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The FAA's NextGen routes, which were modeled, not measured, have created a bunch of aircraft noise for tens of thousands of people. I want to make it easy for those people (including me) to buy a cheap USB microphone, plug it into a laptop or PC, detect aircraft noise, correlate that with publicly available flight-path data, and file complaints with the FAA, airport(s), and legislators. With enough actual (as opposed to theoretical) data, we might be able to get them to roll back the route changes. Or not, but it's worth a try.

To do that, I need some help with the "detect aircraft noise" part of the problem. It's not enough to trigger off noise above a certain dB threshold, because lawnmowers, leaf blowers, trucks, etc. also make noise. I can weed out some over-threshold noise that doesn't last long enough or lasts too long (aircraft take 5-10 seconds to pass overhead, vs. minutes for lawnmowers and a couple of seconds for trucks), but that's a pretty crude approach. And I still need to be able to factor multiple noise sources into individual components.

Correlation would probably be easier with a pair or array of microphones, to establish noise direction that could be tied to flight paths, but that adds a lot more hardware and complexity. Ideally we'd just need one microphone.

Aircraft include airplanes (jets, turboprops, and standard propellor-driven), as well as helicopters.

I'm a good coder (Java expert, former C expert), but have zero experience with DSP or training algorithms. Can you help me get started?

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  • $\begingroup$ A way to differentiate airplanes is by using their jet-engines’ Campbell diagrams. $\endgroup$ – paul80 Apr 6 '16 at 4:10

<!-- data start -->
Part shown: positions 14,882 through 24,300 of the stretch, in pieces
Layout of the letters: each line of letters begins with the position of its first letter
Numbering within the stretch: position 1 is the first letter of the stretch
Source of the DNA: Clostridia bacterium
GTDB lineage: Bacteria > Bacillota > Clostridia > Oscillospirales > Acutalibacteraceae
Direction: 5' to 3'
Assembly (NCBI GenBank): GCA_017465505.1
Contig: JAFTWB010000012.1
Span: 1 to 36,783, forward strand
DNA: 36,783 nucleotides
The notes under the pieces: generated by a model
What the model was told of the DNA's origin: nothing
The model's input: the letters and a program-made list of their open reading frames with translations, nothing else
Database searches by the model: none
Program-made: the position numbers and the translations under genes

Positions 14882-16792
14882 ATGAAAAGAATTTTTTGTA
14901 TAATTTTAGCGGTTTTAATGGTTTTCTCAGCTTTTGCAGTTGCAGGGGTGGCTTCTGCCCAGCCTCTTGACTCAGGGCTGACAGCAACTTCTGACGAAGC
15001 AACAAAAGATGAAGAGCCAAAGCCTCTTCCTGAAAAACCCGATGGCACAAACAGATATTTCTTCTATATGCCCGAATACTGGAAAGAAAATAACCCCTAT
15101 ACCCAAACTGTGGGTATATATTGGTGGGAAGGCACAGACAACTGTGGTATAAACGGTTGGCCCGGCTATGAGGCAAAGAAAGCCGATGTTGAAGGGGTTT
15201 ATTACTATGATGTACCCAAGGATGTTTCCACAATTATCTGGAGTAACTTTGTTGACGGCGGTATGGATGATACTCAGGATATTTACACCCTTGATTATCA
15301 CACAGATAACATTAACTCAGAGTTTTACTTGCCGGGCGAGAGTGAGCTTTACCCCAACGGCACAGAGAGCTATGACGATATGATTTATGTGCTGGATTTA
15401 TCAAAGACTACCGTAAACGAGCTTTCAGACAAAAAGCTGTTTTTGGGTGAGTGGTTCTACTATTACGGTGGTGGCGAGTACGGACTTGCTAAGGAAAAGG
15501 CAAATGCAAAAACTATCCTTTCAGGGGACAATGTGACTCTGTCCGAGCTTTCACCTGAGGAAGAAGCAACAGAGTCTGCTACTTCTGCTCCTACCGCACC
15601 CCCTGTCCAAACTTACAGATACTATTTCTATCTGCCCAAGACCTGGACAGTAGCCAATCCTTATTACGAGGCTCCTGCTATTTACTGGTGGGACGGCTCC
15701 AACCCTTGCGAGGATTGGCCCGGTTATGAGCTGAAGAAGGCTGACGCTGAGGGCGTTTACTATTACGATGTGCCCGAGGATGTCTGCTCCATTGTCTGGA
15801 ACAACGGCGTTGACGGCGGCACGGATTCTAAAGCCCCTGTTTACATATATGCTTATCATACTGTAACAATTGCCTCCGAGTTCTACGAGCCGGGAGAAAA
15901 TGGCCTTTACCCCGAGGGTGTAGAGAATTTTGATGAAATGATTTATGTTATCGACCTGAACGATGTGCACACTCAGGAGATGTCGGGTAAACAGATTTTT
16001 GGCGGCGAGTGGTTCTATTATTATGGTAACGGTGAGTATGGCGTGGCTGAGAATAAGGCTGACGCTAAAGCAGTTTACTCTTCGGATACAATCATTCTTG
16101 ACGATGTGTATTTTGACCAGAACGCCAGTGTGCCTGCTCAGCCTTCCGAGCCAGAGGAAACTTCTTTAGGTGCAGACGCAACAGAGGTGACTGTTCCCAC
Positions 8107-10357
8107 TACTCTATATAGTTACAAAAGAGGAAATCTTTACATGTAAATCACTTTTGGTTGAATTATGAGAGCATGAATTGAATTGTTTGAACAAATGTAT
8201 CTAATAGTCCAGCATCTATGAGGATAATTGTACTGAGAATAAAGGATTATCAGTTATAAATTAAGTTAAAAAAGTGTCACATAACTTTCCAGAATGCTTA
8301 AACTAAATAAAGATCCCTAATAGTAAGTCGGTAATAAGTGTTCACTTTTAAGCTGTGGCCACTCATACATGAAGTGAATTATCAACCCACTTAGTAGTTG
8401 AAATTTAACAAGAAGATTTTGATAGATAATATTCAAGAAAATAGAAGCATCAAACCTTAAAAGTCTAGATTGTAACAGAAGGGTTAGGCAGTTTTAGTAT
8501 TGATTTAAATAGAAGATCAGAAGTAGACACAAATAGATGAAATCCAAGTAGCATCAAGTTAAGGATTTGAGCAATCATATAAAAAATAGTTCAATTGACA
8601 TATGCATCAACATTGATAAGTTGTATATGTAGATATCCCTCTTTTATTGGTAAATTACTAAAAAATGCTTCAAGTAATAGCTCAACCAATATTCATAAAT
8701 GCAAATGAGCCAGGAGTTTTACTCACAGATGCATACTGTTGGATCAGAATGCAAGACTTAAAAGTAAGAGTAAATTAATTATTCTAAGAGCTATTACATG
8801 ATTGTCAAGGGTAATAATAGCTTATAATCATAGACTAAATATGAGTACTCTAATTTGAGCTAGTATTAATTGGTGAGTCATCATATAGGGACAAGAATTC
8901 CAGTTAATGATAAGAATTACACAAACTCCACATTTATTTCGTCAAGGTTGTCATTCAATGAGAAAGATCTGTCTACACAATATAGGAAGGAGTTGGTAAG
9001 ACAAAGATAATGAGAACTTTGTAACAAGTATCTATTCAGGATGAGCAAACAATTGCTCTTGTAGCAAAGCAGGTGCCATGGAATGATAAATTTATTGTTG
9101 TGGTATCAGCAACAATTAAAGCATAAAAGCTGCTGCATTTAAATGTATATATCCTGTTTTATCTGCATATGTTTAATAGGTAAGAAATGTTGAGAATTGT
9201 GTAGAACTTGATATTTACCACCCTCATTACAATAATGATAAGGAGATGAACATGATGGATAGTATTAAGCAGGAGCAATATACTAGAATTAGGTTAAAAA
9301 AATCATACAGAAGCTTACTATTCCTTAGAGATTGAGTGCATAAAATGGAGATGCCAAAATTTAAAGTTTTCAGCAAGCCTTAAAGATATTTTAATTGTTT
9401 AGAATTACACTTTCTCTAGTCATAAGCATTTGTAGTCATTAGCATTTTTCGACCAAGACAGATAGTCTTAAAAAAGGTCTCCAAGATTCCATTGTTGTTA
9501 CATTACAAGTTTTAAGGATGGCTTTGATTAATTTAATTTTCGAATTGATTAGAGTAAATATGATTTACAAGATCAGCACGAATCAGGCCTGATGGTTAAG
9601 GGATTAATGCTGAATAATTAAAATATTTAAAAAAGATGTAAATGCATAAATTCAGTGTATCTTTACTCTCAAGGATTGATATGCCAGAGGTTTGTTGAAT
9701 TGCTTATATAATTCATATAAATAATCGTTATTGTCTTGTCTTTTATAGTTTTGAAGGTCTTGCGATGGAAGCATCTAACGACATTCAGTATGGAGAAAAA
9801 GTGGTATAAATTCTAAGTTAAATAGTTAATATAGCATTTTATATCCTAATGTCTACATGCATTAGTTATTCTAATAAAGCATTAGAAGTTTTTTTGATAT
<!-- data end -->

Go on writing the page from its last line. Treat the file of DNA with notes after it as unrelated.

• $\begingroup$ Your answer would be more useful with a few more details $\endgroup$ – Laurent Duval Apr 6 '16 at 6:02
  • $\begingroup$ Are you still working on this problem of recording aircraft noise? I'd love to know if you figured it out because I want to record the noise caused by NextGen's changes here in Seattle (and so do many of my neighbors!) I'm talking with a number of my legislators (well, their staffers) and it would be very helpful to be able to play recordings to them. Would love to hear from you! $\endgroup$ – jmhilde Nov 30 '16 at 19:46
  • $\begingroup$ We learned a couple of things about measuring noise. First, you need a baseline before they change the flight routes, or you have nothing to compare to. We didn't have a baseline. Second, if ambient noise is low, even a few dB makes a difference, but the FAA doesn't care about anything below 60, so the data doesn't do much good. Instead, we wound up simply filing complaints by clicking a button. Check out stop.jetnoise.net. $\endgroup$ – Jim Showalter Dec 4 '16 at 3:18
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You need to train a classifier. The way I would approach it is to allow users to submit audio recordings through your app, and indicate which sections of the recordings contain the plane. This would enable you to quickly crowd source a lot of data with which to build a model. Then you would find the STFT and volume of the signal over time. Finally, train the classifier (such as an SVM or neural network) using the amplitude spectrum and volume features. Once you have trained the classifier, you can use it to detect planes by extracting the same features on live audio (STFT isn't computationally expensive, so it should be feasible to do on the phone).

Here's a backgrounder on Audio signal classification.

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  • $\begingroup$ That's interesting! I hadn't considered crowdsourced training, but it makes sense. I'll take a look at the links in your answer. Thanks! $\endgroup$ – Jim Showalter Jun 15 '15 at 3:51
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Some suggested that you go for some machine learning madness.

An other solution is to see if you can extract narrow band noise from the motors of aircrafts / road traffic and see if you can discriminate them based only on that. Additionaly, even if the narrow band noise are in the same band, you could use doppler to discriminate them (For example, if your microphone is close to road traffic, the doppler shift from it should be much more sharp than the doppler from aircrafts).